Theories of generalized anxiety disorder (GAD) highlight the relevance of stressful life events to this disorder's etiology. However, little empirical work has addressed the stressful events that may act as historical contributors to the development or maintenance of GAD. The present study provides an initial exploration of the association between exposure to potentially traumatizing events and GAD. In both analogue and clinical samples, GAD individuals were found to be more likely than nonanxious controls to report exposure to a potentially traumatizing event. These findings are discussed within the context of current theories of worry and GAD.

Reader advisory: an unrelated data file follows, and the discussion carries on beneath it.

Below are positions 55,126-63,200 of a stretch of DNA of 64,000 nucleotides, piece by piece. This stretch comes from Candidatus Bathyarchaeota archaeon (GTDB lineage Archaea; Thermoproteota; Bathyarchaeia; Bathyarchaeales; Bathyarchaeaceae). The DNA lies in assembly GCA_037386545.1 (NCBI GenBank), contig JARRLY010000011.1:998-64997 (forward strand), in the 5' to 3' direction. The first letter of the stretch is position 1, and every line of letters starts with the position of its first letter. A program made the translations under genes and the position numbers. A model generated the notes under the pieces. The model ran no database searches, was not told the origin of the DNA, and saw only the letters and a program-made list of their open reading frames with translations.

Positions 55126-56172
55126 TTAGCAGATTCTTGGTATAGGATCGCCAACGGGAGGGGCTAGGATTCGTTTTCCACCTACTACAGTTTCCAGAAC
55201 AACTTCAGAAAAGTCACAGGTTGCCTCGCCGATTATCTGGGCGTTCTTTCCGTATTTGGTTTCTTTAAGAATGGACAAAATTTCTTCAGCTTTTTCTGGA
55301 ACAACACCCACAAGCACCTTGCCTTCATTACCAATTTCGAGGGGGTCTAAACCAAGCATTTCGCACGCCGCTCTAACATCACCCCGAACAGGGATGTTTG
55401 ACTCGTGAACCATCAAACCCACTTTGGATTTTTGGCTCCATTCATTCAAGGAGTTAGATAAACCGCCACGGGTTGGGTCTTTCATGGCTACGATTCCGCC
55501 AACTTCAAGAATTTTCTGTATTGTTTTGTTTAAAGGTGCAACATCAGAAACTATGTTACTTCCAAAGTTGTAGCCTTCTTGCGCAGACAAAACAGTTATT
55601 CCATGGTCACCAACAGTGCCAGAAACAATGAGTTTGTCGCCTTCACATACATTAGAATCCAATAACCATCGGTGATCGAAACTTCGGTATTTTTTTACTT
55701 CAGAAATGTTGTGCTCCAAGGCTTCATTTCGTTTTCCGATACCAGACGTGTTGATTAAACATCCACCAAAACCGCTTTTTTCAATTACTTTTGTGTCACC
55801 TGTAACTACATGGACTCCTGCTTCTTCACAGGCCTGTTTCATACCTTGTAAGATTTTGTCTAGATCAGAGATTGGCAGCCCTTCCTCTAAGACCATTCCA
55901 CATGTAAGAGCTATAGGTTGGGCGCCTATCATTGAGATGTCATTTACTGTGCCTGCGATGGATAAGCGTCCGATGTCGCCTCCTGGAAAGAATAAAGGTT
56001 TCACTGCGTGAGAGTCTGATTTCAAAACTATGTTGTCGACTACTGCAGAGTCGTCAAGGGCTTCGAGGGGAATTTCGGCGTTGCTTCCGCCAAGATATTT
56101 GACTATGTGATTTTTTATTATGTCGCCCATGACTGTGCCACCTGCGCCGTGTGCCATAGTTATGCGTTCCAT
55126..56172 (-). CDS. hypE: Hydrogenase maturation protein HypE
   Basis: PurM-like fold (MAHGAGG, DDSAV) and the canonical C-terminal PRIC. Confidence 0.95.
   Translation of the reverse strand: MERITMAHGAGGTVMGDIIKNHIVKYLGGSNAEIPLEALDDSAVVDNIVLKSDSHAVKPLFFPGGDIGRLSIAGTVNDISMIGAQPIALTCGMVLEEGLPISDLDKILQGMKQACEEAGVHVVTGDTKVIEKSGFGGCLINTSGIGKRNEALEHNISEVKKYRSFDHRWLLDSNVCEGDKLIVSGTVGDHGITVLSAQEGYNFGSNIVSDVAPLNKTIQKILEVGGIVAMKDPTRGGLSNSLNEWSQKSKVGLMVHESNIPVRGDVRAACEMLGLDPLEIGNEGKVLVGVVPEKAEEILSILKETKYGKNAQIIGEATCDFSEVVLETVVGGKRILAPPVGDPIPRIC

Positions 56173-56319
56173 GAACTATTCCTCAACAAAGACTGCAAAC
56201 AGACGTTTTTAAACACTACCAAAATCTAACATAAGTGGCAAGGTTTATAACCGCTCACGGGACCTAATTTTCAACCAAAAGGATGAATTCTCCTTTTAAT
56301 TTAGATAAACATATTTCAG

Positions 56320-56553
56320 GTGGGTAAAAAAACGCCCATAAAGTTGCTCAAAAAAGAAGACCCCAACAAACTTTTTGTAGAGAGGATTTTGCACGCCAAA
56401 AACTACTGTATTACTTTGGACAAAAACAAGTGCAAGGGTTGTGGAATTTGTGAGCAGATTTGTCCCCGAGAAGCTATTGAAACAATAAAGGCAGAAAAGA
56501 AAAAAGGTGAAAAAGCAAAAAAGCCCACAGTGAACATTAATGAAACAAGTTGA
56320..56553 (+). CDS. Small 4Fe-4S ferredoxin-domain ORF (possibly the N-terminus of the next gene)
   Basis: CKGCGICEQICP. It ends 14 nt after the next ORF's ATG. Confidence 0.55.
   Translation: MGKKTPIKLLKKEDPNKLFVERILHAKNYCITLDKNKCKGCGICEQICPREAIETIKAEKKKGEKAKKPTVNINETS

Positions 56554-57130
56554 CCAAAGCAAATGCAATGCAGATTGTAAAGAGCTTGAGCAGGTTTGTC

|Original language||English (US)|
|Number of pages||5|
|Journal||Depression and anxiety|
|State||Published - 1996|
All Science Journal Classification (ASJC) codes
- Clinical Psychology
- Psychiatry and Mental health